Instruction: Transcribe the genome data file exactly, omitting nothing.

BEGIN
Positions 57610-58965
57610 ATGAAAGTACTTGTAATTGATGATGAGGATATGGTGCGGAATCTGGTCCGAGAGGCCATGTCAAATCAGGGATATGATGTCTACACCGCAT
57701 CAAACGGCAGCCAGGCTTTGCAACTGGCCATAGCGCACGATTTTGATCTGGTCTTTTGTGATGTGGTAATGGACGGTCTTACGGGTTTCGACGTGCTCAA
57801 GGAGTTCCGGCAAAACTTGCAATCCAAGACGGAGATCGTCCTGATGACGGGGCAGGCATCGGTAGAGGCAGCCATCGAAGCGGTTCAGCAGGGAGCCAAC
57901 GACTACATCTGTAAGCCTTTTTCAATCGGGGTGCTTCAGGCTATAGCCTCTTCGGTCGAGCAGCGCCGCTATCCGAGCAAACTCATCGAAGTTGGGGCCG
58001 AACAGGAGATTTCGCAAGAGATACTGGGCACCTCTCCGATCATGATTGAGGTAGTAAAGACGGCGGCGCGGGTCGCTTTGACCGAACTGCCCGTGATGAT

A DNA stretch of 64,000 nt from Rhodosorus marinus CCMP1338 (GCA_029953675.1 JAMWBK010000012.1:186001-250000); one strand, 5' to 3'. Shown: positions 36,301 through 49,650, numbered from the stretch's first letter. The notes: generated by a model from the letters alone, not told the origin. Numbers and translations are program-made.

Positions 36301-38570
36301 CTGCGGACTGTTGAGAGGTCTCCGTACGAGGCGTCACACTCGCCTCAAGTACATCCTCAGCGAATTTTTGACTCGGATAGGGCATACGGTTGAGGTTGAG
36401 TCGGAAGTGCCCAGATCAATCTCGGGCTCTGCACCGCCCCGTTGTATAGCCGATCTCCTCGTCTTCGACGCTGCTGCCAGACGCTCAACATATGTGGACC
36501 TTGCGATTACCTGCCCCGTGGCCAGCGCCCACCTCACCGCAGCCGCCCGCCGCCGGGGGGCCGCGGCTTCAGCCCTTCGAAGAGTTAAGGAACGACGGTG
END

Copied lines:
Positions 57610-58965
57610 ATGAAAGTACTTGTAATTGATGATGAGGATATGGTGCGGAATCTGGTCCGAGAGGCCATGTCAAATCAGGGATATGATGTCTACACCGCAT
57701 CAAACGGCAGCCAGGCTTTGCAACTGGCCATAGCGCACGATTTTGATCTGGTCTTTTGTGATGTGGTAATGGACGGTCTTACGGGTTTCGACGTGCTCAA
57801 GGAGTTCCGGCAAAACTTGCAATCCAAGACGGAGATCGTCCTGATGACGGGGCAGGCATCGGTAGAGGCAGCCATCGAAGCGGTTCAGCAGGGAGCCAAC
57901 GACTACATCTGTAAGCCTTTTTCAATCGGGGTGCTTCAGGCTATAGCCTCTTCGGTCGAGCAGCGCCGCTATCCGAGCAAACTCATCGAAGTTGGGGCCG
58001 AACAGGAGATTTCGCAAGAGATACTGGGCACCTCTCCGATCATGATTGAGGTAGTAAAGACGGCGGCGCGGGTCGCTTTGACCGAACTGCCCGTGATGAT

A DNA stretch of 64,000 nt from Rhodosorus marinus CCMP1338 (GCA_029953675.1 JAMWBK010000012.1:186001-250000); one strand, 5' to 3'. Shown: positions 36,301 through 49,650, numbered from the stretch's first letter. The notes: generated by a model from the letters alone, not told the origin. Numbers and translations are program-made.

Positions 36301-38570
36301 CTGCGGACTGTTGAGAGGTCTCCGTACGAGGCGTCACACTCGCCTCAAGTACATCCTCAGCGAATTTTTGACTCGGATAGGGCATACGGTTGAGGTTGAG
36401 TCGGAAGTGCCCAGATCAATCTCGGGCTCTGCACCGCCCCGTTGTATAGCCGATCTCCTCGTCTTCGACGCTGCTGCCAGACGCTCAACATATGTGGACC
36501 TTGCGATTACCTGCCCCGTGGCCAGCGCCCACCTCACCGCAGCCGCCCGCCGCCGGGGGGCCGCGGCTTCAGCCCTTCGAAGAGTTAAGGAACGACGGTG